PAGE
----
The SWP's theoreticians developed three major theories, which moved them away from the official Trotskyist movement:

  1. A state capitalist analysis of Russia and the Eastern bloc, developed by Tony Cliff. Other left groups had however been referring to the USSR as state-capitalist from the early 1920s and in 1918 Lenin had set the development of state capitalism as the short term goal of the Bolshevik Party. This led the group (then known as the International Socialists) to adopt the slogan "Neither Washington nor Moscow, but International Socialism" and to oppose both sides in the Cold War.
  2. The theory of the permanent arms economy, developed by Mike Kidron, which argued that high arms spending fuelled the long post-war boom in the 50s and 60s. This helped the group avoid perpetual forecasts that the collapse of capitalism was just around the corner, when living standards in the UK were clearly rising.
  3. The theory of deflected permanent revolution, developed by Tony Cliff, which built on Trotsky's theory of Permanent Revolution, and attempted to explain why workers had not taken power in various Third World revolutions.

During the 1960s the rise of unoffical strike action led the International Socialists to place a heavy emphasis on the building of a rank and file movement within the trade unions in order to combat the bureaucratic leaders of those organisations. This led to the development of a series of rank and file papers including The Collier (Mining), Redder Tape (Civil Service), Rank and File Teacher, etc. These were briefly brought together in a National Rank and File Organising Committee in 1974 the peak of IS influence in the workers movement.

Increasing problems in the mid-1970s and a failure to recruit led to disputes within the leadership of IS. The eventual result was that a large section of the leadership, in paticular Jim Higgins, Roger Protz and John Palmer, were expelled in 1975 and formed the emphemeral Workers League. Soon after the IS ditched their commitment to building a rank and file movement in practice and in 1977 launched the SWP.

Soon after becoming the SWP it launched the Anti Nazi League in response to the perceived danger of the National Front. The ANL followed on from the relative success of the Right to Work Campaign which had been launched as the dying effort of the National Rank and File Orgnising Committee and had organised a series of marches against unemployment. These marches were annual events between 1976 and 1981. However the ANL was far larger than the RTWC and able to call upon support far outside the ranks of the SWP which retained organisational control. In its own terms the ANL was relatively successful holding a series of large demonstartions against the NF and was to some considerable degree respoponsible for the marginalisation of that grouping. By 1981 it was felt to be no longer needed and was then dissolved.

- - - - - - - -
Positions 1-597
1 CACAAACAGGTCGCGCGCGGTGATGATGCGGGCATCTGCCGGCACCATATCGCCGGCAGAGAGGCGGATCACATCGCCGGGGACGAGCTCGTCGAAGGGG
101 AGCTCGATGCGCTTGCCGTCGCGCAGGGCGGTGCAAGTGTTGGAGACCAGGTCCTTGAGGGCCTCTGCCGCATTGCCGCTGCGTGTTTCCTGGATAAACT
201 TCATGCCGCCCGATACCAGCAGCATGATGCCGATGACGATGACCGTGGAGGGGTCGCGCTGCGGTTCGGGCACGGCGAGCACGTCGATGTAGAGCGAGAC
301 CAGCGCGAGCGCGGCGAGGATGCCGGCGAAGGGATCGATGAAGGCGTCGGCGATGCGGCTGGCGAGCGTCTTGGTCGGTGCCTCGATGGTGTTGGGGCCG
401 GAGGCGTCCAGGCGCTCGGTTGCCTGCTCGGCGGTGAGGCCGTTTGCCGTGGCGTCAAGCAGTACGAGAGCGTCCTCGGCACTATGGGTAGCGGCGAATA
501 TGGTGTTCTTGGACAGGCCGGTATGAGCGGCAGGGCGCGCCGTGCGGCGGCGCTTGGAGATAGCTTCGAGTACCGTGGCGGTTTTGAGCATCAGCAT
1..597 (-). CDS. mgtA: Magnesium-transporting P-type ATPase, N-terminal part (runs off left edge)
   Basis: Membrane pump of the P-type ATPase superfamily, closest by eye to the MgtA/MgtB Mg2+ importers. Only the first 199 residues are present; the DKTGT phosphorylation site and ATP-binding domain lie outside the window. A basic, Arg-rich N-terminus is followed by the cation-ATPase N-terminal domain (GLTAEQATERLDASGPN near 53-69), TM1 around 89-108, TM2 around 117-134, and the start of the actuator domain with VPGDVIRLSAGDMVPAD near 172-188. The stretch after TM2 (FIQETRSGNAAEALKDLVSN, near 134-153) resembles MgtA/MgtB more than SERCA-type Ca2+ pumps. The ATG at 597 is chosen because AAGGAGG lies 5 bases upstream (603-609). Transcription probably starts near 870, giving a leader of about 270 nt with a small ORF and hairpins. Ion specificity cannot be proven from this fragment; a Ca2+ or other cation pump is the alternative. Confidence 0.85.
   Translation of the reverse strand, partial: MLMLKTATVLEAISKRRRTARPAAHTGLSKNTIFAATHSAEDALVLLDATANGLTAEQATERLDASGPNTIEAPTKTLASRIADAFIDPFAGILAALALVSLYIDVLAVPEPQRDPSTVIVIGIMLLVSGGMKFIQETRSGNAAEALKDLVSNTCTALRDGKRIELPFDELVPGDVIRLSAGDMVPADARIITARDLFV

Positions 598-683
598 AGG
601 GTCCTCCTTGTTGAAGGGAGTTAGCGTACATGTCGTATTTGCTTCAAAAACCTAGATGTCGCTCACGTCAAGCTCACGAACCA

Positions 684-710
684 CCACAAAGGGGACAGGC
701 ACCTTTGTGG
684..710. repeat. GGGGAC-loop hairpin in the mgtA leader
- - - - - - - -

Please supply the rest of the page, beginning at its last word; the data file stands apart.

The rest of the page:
The SWP has a reputation for throwing itself into various campaigns, ranging from the Anti Nazi League and Rock Against Racism, to the anti-capitalist movement and the Socialist Alliance to the Stop the War Coalition. Critics have accused some of these like the Anti Nazi League and Globalise Resistance are no more than fronts for the party, intended to recruit new members while pretending to be broad organisations.

In Scotland SWP members joined the Scottish Socialist Party as an officially recognised faction in 2001. They are therefore known as the Socialist Worker Platform and distribute the publications of the state-wide SWP only within the ranks of the SSP being prohibited from doing so publically. A number of Socilist Worker Platform members are on the National Committee of the SWP at a state-wide level which illustrates the nature of the relationship.

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See also: International Socialist Tendency, the SWP's international.